Later, she wrote another letter, she said, to Jack, pointing out that she had won her election. Nothing happened for a time, and then a package came. There was a note of congratulation on her victory, and inside the package were a dozen roses. “Everybody in town knew about it and that was something special, of course, because every female in town was in love with Jack Kennedy at the time.”
Other things happened. When I was 14, she said, I was at a pool in town and watch people doing somersaults and I thought, that looked easy, and I could do that and I went off the board into the air like a bird and I missed the pool. She broke her back and nearly died and did not fully recover for a long time and spent considerable time in a hospital where nurses read books about a grey rabbit and she would wake up to their faces. “But at night, they left, and I was in a ward full of children with burn injuries, and at night, when it was dark I would hear them breathe, moan and scream. And some of them disappeared and died and for a long time I did not allow myself to remember that, about the ward at night and the screams and dying children.”
In between these forays into stories, there is the music — both disjointed and suddenly beautiful in ways hard to talk about. It is not soothing — the mix of this particular violin and other sounds and the aggressive cello are a bit other worldly, but not necessarily warm or comforting. They are meant to be listened to carefully, because there appears to be no plan, no guided composition.
There are other stories still. One about the grave of Herman Hesse in Switzerland where she left a not entirely respectful note. A longer tale was about going to a convent where she was going to be doing a workshop of some kind, and how the nuns rarely if ever spoke, and how one night, there was a gathering, which resulted in a sentence that you might never expect to hear in your own and whole life: “After the pizza was delivered, the mother superior began to speak.” It was a striking sentence.
Through it, the presentation, her voice, especially and the stories, inspired you to drift off into other stories and memories — not to stray far off, the stories and the words and the music and images were like jumping off points.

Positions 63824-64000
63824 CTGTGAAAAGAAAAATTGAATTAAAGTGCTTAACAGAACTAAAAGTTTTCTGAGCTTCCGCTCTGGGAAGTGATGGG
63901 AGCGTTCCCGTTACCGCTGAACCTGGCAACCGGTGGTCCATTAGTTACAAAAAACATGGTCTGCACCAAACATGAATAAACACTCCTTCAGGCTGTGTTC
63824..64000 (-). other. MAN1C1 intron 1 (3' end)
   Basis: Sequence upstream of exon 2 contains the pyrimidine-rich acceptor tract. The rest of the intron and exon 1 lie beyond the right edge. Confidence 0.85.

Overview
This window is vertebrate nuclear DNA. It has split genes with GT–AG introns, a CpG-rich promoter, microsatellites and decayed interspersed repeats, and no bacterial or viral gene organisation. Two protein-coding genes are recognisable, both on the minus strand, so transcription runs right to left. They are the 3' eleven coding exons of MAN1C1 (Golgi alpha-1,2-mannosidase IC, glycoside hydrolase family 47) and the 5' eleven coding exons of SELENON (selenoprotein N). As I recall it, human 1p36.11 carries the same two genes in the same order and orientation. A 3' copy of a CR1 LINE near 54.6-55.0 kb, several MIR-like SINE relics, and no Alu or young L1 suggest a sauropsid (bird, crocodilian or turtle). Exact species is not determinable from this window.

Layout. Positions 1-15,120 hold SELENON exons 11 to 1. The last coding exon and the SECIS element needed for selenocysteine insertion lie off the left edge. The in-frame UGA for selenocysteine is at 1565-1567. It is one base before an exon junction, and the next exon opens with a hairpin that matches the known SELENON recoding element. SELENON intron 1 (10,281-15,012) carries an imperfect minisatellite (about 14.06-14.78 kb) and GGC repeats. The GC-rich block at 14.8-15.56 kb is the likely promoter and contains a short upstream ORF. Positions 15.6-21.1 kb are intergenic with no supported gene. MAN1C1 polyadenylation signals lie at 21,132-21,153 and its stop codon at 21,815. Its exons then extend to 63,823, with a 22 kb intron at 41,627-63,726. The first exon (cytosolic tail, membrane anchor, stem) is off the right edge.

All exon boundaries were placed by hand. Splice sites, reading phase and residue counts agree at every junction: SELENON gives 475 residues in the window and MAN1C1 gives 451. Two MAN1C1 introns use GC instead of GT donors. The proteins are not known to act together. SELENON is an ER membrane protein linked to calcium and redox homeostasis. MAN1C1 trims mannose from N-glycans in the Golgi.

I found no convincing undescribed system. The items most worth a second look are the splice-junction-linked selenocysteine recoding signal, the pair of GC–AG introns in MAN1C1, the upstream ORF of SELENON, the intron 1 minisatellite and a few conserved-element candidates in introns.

I thought of a lunch where Salinger was present among us. I thought of not reading Hesse, but Rilke, and not Gibran, either. I thought of high school, and how even now, when some of my classmates from the 1960s have found me on the Internet. I still see them with butch haircuts and pony tails. Then, I remembered a girl from a summer I spent working at a Howard Johnson on the Ohio Turnpike, who had thoughts of becoming a nun, and who wrote me a letter about how in 1960 she was going to work for Nixon — and that though we disagreed, we lived in such terribly exciting times.
Towards the dark side of the sold-out evening, Anderson brought us jarringly to 2016 with another letter, this one to Donald Trump. Her voice was electronically cloaked, sounding like one of those voices you always hear on secret procedurals: $30,000 in cash at the park and no cops, except she was talking about promises and votes.
After all of this, I find myself thinking of Anderson as a great interloper and innovator, someone who hardly sleeps and is always making us think that everything she still does feels like fresh salad, unrepeated, new ingredients all the time, living in the modern world.